Overview of Financial Statements

AuthorVern Krishna
Chapter 2: Overview of Financial
In this chapter, we introduce nancial statements and their basic
functions, which we will examine in greater detail in subsequent
chapters. At this time, we rst need to understand the language of
accounting. Indeed, why is it even called “accounting”? Why does a
businessperson or professional need to know anything about account-
ing and nance?
e four quantitative nancials are:
) e Balance Sheet;
) e Income Statement;
) e Statement of Retained Earnings;
) e Statement of Cash Flows.
Each of these quantitative statements summarizes an entity’s nancial
results, but from dierent perspectives. Although the information in
the statements is interrelated, each statement provides a dierent pic-
ture of the entity’s results, for dierent time frames.
e accompanying Notes to nancial statements, which are
an integral part of the nancial statements, are qualitative and add
explanatory information that explain principles and methods used in
preparing the quantitative. e Notes are essential reading as that is
often where management will bury its skeletons.
 Financial Skills for Professionals
Unfortunately, we add to the novice’s initial confusion by using
various terminology to describe the same nancial statements. For
example, the following are some of the alternatives used to describe
conventional nancials:
Balance Sheet:
» Statement of Financial Position
Income Statement:
» Statement of Prot and Loss
Statement of Retained Earnings:
» Statement of Owner Equity
» Statement of Earned Surplus
Statement of Cash Flows:
» Sources and Uses of Cash Statement
» Statement of Changes in Financial Position
ese are all essentially identical statements. In this text, we will
use the main headings to describe the nancials.
e balance sheet is a point in time picture of an entity’s nancial
position. It is based on the fundamental accounting equation: Assets
(A) = Liabilities (L)+Equity (E), where:
» Assets are economic resources controlled by an entity as a
result of past transactions or events and from which future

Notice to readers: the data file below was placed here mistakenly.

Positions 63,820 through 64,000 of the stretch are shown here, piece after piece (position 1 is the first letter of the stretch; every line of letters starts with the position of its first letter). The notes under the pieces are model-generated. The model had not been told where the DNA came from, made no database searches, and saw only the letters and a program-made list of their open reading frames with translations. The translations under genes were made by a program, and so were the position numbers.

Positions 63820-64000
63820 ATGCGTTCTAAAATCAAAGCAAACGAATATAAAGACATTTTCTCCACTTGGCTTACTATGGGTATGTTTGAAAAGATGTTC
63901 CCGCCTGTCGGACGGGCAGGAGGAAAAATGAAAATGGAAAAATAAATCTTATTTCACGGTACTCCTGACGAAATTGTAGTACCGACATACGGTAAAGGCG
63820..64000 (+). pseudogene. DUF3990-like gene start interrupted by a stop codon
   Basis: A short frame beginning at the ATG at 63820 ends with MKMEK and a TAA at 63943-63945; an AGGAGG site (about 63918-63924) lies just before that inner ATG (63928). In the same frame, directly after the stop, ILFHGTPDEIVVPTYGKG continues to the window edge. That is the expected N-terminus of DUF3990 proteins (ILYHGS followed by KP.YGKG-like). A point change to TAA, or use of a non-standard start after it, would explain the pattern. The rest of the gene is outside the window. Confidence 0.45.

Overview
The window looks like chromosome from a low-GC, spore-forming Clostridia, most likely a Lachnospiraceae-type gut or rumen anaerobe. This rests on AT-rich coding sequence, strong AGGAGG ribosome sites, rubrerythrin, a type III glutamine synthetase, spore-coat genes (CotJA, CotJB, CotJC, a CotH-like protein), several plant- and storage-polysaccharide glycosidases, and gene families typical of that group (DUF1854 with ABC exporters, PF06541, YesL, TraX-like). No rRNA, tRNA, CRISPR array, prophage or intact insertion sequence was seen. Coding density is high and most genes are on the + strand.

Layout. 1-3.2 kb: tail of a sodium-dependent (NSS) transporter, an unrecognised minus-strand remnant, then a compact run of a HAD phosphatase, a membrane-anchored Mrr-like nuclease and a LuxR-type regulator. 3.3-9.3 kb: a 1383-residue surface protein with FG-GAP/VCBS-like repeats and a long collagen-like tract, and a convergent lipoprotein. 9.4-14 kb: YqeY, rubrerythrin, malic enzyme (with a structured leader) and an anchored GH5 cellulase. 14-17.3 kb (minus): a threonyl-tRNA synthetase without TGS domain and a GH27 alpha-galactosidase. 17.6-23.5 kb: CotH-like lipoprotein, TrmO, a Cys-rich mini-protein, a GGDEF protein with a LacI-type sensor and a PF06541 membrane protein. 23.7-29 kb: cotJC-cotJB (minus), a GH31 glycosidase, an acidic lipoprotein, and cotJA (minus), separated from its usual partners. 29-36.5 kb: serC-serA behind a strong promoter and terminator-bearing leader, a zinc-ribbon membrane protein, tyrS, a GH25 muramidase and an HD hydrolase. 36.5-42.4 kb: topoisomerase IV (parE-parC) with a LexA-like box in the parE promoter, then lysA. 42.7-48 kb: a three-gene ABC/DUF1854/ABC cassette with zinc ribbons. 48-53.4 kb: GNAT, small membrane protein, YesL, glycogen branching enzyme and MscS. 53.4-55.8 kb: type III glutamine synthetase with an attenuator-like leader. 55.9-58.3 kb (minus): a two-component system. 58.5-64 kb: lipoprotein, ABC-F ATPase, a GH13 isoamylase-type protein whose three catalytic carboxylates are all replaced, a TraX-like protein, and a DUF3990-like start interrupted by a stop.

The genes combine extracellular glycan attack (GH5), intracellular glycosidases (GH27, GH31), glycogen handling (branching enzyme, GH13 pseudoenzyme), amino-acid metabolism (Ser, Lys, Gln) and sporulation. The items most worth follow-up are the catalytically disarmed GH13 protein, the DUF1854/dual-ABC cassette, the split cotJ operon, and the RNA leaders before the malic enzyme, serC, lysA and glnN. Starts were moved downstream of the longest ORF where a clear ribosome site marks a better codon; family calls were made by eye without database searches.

economic benets may be obtained.
» Hence, assets are resources controlled by the entity that rep-
resent future benets.
» Liabilities are obligations of an entity arising from past
transactions or events, the settlement of which may result
CPA Canada Handbook – Accounting, Chartered Professional Accountants of
Canada () [Handbook] at para ..
Chapter 2: Overview of Financial Statements 
in the transfer or use of assets, provision of services, or other
yielding of economic benets in the future.
» Equity is the ownership interest in the assets of a prot-ori-
ented enterprise after deducting its liabilities.
» Equity of a prot-oriented enterprise in total is a residual
and includes specic categories of items (for example, types
of share capital, contributed surplus, and retained earnings).
» Equity is the net nominal amount (not necessarily in cash)
available for distribution to the owners of the business.
e following is a simplied illustration of a balance sheet for the
rst scal period of a corporation:
XYZ Corporation Inc
Balance Sheet as at  December -
Assets: ($) ($)
Cash 
Accounts receivable 
Inventory 
Total assets: 
Liabilities & Shareholders’ Equity:
Accounts payable 
Stated capital  Class A shares 
Retained earnings 
Total shareholders’ equity 
Total liabilities & shareholders’ equity 
e rst point to observe is that the balance sheet balances.
Assets (A) = Liabilities (L) + Equity (E)
$, = $, + $,
Handbook at para ..
Handbook at para ..

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